Dr. Stephan Grupp to Lead Cellular Therapy & Transplant Section in CHOP Cancer Program
Pediatric Oncologist Is a Global Leader in Treating Children with Novel T cell Therapy for Leukemia
Philadelphia, May 15, 2017 – A leading pediatric oncologist at Children’s Hospital of Philadelphia (CHOP), Stephan Grupp, MD, PhD, will become Chief of the Section of Cellular Therapy and Transplant in the Hospital’s Division of Oncology. Grupp, who has researched and led groundbreaking clinical trials of an innovative T cell therapy for children with acute lymphoblastic leukemia (ALL), will assume this position on June 1.
“Dr. Grupp was the top candidate for this crucial position, and will now expand an already outstanding program that is revolutionizing cell therapy for children with resistant relapsed or refractory ALL and pioneering new strategies for stem cell transplantation,” said Stephen P. Hunger, MD, Chief of Pediatric Oncology and Director of the Center for Childhood Cancer Research at CHOP.
Grupp has been an attending physician and oncology researcher at CHOP since 1996, after earning his MD and a PhD in Immunology from the University of Cincinnati. He completed his clinical training in pediatrics and pediatric hematology/oncology at Boston Children’s Hospital, Dana Farber Cancer Institute, and Harvard Medical School, performing postdoctoral research in immunology at Harvard. He joined the University of Pennsylvania medical faculty in 1996, and is now a Professor of Pediatrics in Penn’s Perelman School of Medicine.
Since arriving at CHOP two decades ago, Grupp has led a basic science lab studying cell therapy, signal transduction and novel therapies in ALL and other pediatric cancers. Reflecting the translational focus of his work, he also developed and led clinical trials that established tandem stem cell transplantation (two separate transplant procedures) as a standard of care for children with high-risk neuroblastoma. He helped to develop and lead clinical trials that resulted in FDA approval of a new treatment for veno-occlusive disease, a deadly complication of stem cell transplantation. In addition, he led the pediatric hematology/oncology fellowship training program at CHOP for almost a decade. Eight current CHOP faculty trained in his lab.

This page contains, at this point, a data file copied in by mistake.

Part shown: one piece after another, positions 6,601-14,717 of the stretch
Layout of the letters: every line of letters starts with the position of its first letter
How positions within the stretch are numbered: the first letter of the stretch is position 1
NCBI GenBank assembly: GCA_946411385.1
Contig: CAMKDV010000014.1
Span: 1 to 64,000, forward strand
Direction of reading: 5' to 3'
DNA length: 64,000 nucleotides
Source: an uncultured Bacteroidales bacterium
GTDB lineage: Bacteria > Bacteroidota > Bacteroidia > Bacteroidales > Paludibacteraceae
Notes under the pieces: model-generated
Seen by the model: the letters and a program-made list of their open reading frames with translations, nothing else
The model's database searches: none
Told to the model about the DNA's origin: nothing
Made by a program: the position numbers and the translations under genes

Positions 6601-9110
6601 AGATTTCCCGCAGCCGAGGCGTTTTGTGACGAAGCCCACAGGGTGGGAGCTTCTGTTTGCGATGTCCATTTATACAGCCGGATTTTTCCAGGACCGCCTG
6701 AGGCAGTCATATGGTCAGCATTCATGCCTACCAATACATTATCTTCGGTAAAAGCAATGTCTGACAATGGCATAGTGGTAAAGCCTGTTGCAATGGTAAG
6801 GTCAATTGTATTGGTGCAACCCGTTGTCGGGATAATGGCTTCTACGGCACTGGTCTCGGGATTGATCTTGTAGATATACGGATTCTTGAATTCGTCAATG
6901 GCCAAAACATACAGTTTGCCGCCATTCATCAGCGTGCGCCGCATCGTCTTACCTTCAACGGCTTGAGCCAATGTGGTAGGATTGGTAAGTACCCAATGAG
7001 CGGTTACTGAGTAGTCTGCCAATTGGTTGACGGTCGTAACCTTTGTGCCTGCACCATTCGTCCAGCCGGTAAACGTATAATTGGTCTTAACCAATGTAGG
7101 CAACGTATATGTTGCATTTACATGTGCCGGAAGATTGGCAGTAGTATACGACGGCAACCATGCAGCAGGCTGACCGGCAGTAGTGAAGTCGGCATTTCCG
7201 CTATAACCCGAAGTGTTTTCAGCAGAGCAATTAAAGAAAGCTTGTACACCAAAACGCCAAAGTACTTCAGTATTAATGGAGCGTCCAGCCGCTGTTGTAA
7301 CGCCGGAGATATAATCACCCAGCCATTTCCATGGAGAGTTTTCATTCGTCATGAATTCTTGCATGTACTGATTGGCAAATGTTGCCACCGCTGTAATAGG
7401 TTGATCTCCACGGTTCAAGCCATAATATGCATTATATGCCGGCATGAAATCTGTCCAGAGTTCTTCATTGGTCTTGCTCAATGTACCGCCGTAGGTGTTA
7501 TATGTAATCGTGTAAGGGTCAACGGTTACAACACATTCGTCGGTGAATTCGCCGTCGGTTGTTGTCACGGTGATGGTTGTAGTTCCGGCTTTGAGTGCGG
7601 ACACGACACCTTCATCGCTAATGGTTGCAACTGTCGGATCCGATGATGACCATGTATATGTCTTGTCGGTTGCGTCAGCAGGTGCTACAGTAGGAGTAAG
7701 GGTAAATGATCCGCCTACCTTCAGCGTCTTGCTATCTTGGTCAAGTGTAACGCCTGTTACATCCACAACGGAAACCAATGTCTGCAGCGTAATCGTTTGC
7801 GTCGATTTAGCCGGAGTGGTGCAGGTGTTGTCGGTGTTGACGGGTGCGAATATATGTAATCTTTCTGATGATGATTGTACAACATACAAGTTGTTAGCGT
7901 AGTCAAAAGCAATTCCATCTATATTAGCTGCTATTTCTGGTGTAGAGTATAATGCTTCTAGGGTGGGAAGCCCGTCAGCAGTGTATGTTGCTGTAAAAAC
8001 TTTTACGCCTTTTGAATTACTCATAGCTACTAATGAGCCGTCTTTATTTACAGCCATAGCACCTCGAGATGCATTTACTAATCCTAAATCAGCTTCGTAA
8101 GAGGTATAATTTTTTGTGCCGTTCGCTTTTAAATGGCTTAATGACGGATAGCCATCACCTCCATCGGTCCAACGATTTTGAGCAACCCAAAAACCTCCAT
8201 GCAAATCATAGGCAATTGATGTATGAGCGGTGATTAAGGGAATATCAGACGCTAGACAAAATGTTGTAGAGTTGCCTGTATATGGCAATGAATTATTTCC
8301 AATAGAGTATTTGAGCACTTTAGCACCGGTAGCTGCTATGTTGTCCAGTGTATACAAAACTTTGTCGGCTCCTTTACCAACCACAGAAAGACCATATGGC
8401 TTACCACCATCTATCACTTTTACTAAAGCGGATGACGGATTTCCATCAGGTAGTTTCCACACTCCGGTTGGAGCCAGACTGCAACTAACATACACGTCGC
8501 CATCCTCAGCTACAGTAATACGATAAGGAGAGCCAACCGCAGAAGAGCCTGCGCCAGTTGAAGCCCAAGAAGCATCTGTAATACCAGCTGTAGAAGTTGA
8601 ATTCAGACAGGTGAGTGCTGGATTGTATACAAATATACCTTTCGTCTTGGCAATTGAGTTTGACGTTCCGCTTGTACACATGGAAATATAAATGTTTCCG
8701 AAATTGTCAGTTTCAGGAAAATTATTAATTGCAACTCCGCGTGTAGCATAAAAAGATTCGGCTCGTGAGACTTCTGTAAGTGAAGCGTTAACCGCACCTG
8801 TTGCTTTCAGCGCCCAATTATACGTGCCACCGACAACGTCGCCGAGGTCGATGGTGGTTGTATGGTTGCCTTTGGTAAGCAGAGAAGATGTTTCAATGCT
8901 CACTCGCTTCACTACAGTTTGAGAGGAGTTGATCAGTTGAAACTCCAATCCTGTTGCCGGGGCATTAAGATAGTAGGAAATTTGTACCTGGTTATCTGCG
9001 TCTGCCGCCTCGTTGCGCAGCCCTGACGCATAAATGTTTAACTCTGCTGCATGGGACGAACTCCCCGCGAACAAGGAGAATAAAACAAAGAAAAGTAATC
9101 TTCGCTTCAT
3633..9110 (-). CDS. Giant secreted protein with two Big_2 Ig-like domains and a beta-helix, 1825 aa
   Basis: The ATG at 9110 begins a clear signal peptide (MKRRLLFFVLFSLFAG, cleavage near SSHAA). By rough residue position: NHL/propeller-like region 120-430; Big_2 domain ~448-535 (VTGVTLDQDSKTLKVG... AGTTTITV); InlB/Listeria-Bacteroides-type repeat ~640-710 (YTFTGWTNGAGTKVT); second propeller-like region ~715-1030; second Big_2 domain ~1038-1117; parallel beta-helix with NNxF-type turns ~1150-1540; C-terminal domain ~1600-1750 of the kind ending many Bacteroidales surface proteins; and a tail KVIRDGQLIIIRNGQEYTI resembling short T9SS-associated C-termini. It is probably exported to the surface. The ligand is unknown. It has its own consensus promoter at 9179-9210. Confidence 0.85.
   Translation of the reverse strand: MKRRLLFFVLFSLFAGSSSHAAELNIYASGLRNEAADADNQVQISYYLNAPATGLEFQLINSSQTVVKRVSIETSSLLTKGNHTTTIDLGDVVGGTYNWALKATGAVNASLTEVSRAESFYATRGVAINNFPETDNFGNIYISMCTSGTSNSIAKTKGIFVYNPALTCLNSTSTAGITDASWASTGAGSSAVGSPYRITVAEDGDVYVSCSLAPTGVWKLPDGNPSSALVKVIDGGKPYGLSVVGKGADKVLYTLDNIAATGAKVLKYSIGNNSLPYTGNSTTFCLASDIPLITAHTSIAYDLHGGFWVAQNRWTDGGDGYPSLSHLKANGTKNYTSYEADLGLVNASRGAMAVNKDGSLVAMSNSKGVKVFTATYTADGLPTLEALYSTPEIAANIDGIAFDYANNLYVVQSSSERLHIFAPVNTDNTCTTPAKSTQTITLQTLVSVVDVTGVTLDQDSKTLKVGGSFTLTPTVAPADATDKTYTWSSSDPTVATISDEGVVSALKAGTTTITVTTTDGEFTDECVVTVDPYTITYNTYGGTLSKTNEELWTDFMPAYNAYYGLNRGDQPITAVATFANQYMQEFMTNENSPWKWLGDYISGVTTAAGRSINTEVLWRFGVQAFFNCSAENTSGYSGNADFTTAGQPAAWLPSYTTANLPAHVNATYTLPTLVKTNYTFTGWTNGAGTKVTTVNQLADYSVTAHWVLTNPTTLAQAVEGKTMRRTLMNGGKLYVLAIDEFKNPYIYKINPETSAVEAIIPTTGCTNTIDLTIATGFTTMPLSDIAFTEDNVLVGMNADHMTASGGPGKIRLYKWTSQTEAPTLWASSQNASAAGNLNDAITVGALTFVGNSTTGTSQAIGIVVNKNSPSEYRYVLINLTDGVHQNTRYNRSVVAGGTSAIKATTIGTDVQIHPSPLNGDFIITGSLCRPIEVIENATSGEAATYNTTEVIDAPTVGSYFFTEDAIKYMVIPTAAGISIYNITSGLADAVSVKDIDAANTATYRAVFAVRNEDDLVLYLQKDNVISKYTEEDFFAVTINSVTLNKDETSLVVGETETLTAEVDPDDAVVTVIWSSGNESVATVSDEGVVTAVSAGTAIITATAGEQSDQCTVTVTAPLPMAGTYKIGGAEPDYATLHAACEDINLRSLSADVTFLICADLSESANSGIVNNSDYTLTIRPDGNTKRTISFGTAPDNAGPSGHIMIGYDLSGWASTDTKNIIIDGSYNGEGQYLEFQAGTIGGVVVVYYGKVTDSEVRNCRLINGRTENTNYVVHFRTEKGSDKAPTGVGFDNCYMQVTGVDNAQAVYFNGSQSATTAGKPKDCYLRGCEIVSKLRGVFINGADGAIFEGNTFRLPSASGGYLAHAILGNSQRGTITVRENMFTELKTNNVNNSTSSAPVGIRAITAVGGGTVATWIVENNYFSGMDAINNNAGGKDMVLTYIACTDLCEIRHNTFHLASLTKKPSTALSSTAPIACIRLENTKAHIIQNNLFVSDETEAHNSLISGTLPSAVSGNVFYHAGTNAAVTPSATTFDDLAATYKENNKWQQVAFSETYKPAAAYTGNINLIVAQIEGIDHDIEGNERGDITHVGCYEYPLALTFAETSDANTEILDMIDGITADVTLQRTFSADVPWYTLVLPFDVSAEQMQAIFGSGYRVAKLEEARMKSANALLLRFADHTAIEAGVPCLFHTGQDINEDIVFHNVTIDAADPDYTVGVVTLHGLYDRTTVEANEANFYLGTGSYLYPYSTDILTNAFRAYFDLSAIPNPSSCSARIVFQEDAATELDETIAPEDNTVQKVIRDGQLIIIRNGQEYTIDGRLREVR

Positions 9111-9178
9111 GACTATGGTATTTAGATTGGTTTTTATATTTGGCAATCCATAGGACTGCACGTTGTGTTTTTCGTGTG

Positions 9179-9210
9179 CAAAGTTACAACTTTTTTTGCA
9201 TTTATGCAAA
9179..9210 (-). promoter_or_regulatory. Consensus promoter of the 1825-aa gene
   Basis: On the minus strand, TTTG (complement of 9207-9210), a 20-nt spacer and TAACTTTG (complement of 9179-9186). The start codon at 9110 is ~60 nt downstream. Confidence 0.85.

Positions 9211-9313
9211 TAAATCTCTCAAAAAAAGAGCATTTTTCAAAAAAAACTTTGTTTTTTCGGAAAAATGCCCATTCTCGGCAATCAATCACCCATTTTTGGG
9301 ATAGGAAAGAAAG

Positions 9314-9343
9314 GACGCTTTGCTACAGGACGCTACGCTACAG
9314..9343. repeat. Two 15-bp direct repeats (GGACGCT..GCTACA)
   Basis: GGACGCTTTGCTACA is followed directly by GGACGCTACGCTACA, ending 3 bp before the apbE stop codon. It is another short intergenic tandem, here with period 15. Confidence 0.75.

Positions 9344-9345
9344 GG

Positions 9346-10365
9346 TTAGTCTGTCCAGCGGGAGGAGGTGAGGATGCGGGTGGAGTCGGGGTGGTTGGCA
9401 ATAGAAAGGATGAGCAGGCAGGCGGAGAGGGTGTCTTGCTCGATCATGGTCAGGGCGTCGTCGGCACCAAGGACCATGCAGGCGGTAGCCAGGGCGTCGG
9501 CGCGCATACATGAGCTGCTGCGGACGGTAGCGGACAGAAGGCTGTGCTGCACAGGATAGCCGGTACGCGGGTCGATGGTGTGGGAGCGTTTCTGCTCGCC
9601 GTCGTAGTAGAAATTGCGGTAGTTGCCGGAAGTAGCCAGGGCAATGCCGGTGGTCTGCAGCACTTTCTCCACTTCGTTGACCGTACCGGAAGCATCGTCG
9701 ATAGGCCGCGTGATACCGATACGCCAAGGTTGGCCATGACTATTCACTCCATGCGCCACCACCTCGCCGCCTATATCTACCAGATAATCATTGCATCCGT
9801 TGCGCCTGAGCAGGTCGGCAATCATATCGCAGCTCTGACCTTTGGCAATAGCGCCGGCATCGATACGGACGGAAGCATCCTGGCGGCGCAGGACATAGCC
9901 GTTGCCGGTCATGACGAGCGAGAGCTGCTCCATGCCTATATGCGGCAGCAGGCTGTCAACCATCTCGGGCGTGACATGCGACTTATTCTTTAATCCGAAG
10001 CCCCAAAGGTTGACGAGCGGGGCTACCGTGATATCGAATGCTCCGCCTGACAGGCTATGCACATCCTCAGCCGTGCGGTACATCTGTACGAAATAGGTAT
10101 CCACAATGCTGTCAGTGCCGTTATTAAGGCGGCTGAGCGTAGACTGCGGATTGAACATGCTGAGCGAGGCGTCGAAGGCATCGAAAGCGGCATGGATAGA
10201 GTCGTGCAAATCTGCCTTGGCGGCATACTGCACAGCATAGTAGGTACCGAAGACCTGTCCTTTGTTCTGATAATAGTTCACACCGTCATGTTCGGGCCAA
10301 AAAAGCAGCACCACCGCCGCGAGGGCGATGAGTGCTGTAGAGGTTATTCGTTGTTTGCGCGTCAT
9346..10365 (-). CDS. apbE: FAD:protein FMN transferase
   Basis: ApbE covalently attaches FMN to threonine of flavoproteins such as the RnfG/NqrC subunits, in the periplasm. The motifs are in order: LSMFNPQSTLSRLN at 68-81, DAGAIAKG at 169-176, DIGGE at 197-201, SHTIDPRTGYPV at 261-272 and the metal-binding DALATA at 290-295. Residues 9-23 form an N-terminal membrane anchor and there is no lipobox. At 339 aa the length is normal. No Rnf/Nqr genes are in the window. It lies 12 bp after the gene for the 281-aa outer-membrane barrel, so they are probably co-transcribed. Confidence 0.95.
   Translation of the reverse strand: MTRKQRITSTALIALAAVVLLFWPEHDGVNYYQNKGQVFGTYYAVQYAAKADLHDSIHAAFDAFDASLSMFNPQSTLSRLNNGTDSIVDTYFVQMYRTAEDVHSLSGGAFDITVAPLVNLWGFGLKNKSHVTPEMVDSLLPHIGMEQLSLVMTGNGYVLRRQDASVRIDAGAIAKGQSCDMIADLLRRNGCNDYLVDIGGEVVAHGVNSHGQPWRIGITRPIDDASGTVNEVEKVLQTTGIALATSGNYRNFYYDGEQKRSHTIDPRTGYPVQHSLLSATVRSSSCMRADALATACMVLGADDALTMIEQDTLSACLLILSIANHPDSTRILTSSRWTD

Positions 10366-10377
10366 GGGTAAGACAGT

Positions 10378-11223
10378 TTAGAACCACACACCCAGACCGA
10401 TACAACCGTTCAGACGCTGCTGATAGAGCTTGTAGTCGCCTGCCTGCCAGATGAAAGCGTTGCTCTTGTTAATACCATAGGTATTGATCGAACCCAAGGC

His outstanding contribution to oncology is in the clinical development of chimeric antigen receptor (CAR) T cell therapy for relapsed and refractory ALL in children and young adults. Collaborating with Dr. Carl June’s team at the University of Pennsylvania, Grupp’s lab did many of the preclinical in vivo studies, and then developed the first pediatric trial and treated the first pediatric patient at CHOP with CAR T cell therapy in 2012.
Responding to a life-threatening complication of T cell therapy, called cytokine release syndrome, he and his team pioneered a successful treatment for this complication, and thereby revolutionized T cell immunotherapy. Grupp and his colleagues at CHOP have since treated over 150 children with CAR T cell therapy, and he recently led the first multicenter global study of an engineered CAR T cell product that is expected to lead to FDA approval later this year.
About Children’s Hospital of Philadelphia: Children’s Hospital of Philadelphia was founded in 1855 as the nation’s first pediatric hospital. Through its long-standing commitment to providing exceptional patient care, training new generations of pediatric healthcare professionals, and pioneering major research initiatives, Children’s Hospital has fostered many discoveries that have benefited children worldwide. Its pediatric research program is among the largest in the country. In addition, its unique family-centered care and public service programs have brought the 546-bed hospital recognition as a leading advocate for children and adolescents. For more information, visit http://www.chop.edu